The Apothcaries’ Garden at Chelsea was founded by the Worshipful Society of Apothecaries in 1673, and renamed the Chelsea Physic Garden in 1875. The Society was itself founded by Royal Charter in 1617 as a trade association for those whom today we would call pharmacists. Apothecaries, as well as dispensing medicine, were involved in the gathering and processing of medicinal plants. It was important, therefore, that they had somewhere to study and grow the plants they would one day prepare.
The Chelsea Physic Garden was established in 1673 on a four acre plot of land in the privately owned Manor of Chelsea. It was leased from Buckinghamshire MP, Charles Cheyne, by the Worshipful Society of Apothecaries so that they could plant a garden where students could learn to identify the medicinal plants that they would one day prepare for their customers. Additionally, it would provide somewhere they could build a boathouse for their official barge.
One of the first Curators was John Watts, and it was he who in 1682 devised the seed exchange programme with other leading botanists, an exchange which still goes on today. Possibly the most celebrated of all these transactions was the sending of the first long-strand cotton seeds to the British Colony of Georgia in 1733, laying the foundation of the American cotton industry.
In 1712 Charles Cheyne sold his estate to Dr Hans Sloane, the noted physician and collector whose extensive assortment of curiosities would one day be left to the nation as the basis of the British Museum. Sloane, himself, had studied at the Physic Garden in his youth, and became concerned when he saw the Apothecaries’ difficulties in maintaining their tenure. In 1722 he guaranteed them a permanent lease for the fixed amount of five pounds per year, an arrangement which is still ongoing.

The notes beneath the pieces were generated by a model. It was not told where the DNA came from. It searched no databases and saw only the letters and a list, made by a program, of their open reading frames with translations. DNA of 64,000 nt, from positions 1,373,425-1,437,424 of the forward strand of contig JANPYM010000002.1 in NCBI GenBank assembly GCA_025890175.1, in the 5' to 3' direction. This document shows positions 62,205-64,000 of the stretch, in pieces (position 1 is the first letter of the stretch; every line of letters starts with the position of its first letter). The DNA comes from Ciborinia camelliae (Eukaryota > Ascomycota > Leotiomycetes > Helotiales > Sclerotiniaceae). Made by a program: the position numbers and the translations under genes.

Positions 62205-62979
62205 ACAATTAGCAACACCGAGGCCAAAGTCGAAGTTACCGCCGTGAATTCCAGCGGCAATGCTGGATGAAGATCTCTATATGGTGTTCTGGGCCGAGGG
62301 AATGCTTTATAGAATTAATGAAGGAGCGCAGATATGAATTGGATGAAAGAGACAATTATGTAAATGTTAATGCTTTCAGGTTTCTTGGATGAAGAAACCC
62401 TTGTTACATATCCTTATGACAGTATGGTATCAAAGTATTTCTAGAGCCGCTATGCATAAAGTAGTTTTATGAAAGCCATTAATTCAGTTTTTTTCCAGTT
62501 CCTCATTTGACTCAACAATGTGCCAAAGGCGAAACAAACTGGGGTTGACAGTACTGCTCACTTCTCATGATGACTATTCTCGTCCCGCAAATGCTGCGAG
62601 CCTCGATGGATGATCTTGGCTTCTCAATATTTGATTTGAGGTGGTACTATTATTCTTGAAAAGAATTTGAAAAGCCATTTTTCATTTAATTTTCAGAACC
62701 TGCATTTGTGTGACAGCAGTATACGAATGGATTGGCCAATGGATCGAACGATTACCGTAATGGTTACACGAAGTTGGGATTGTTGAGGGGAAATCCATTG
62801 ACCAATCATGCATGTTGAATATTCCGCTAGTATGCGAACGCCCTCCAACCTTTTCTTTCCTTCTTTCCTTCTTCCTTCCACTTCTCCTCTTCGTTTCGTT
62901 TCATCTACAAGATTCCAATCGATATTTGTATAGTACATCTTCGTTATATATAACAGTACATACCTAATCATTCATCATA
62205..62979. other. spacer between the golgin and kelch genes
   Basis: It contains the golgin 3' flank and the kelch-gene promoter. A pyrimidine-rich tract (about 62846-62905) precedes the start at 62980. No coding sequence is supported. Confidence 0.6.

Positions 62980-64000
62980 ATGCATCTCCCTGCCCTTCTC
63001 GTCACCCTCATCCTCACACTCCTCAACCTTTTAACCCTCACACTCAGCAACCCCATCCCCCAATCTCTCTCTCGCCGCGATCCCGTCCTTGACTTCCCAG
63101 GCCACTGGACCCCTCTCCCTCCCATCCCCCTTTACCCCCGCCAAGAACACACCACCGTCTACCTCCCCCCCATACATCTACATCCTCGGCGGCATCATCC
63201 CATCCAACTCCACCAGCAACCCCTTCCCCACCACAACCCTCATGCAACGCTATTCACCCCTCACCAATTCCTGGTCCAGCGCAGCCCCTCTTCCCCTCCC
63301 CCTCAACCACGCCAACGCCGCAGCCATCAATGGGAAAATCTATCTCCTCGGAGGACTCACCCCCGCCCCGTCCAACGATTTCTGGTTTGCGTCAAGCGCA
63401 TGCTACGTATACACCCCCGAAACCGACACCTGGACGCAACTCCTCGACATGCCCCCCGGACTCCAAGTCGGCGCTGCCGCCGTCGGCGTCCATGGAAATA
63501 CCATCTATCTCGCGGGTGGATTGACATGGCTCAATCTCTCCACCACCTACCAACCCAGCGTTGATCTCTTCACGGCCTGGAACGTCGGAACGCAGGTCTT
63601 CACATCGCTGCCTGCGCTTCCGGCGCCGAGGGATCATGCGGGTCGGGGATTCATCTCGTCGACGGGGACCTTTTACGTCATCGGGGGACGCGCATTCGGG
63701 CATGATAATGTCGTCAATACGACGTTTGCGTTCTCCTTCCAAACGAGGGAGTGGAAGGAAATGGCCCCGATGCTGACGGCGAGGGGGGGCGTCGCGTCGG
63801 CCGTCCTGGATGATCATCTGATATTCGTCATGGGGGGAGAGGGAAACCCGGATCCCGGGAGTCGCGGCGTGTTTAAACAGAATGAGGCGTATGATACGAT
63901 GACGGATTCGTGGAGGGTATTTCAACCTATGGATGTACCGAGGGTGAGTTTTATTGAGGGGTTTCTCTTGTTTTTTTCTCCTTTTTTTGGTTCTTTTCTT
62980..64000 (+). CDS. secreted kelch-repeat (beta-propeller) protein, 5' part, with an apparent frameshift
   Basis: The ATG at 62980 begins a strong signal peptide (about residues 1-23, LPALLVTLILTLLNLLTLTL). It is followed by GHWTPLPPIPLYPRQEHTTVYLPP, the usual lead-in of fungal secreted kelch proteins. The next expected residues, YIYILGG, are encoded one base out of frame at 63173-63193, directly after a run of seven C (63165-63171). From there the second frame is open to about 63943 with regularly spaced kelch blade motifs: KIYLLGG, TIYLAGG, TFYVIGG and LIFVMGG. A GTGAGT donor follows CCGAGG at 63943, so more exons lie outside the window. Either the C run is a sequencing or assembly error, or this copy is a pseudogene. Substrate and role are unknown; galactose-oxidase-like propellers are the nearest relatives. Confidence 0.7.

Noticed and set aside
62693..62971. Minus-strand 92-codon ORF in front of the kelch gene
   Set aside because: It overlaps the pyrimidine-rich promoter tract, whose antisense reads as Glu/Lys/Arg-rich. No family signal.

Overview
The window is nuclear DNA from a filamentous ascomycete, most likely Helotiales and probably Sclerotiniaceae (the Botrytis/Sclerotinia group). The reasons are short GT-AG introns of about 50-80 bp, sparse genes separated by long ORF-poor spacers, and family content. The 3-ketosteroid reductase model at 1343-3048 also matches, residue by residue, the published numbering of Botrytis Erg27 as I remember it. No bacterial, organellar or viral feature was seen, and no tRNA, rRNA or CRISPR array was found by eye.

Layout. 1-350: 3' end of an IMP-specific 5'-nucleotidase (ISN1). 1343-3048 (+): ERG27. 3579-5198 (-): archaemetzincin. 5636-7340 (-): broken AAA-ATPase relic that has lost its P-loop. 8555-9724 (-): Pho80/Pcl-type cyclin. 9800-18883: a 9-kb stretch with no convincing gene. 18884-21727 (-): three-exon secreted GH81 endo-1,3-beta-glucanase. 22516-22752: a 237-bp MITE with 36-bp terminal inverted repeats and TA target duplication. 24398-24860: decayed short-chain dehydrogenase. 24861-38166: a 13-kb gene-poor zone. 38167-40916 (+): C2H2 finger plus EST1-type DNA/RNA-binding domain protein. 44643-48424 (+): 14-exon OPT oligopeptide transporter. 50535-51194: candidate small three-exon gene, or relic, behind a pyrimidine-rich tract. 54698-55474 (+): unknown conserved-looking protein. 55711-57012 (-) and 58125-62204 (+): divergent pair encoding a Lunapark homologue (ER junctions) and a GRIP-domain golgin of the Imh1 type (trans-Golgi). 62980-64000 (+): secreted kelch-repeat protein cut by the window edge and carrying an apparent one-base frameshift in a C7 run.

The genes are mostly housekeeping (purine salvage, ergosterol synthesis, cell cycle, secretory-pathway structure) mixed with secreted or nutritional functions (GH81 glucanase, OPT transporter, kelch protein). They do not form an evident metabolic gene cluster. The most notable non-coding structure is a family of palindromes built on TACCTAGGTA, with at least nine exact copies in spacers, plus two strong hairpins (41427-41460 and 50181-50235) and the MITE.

That same year he appointed acclaimed botanist Philip Miller as Gardener (Curator). It was under this gifted individual’s stewardship that the botanical garden rose in prestige to become a world famous site. The seed exchange thrived, not least because Miller was extraordinarily successful in cultivating plants never before grown in Britain. He was generous too in passing on his knowledge to the young men who came to study.
One such student was Joseph Banks, naturalist and explorer, who later brought back to Chelsea the ballast of Icelandic lava that was used on his ship, the St Lawrence. This helped build the famous rock garden, first of its kind in Europe, that was completed in 1773. Many of the plant specimens collected on his voyage of discovery with James Cook on the Endeavour were also donated to the Physic Garden.
When Botany was dropped from the medical curriculum at the end of the 19th century, the Society of Apothecaries gave up the running of the Garden and the lease was taken up by the City Parochial Foundation. It was still a resource for scientific research, but not in the same way of old. In 1983 it became a registered charity, opening its gates up to the public for the first time.
The Chelsea Physic Garden now receives, on average, around 50,000 visitors a year who, as well as learning about medicinal and edible plants, discover the wonderful botanists who made the Garden what it is today.
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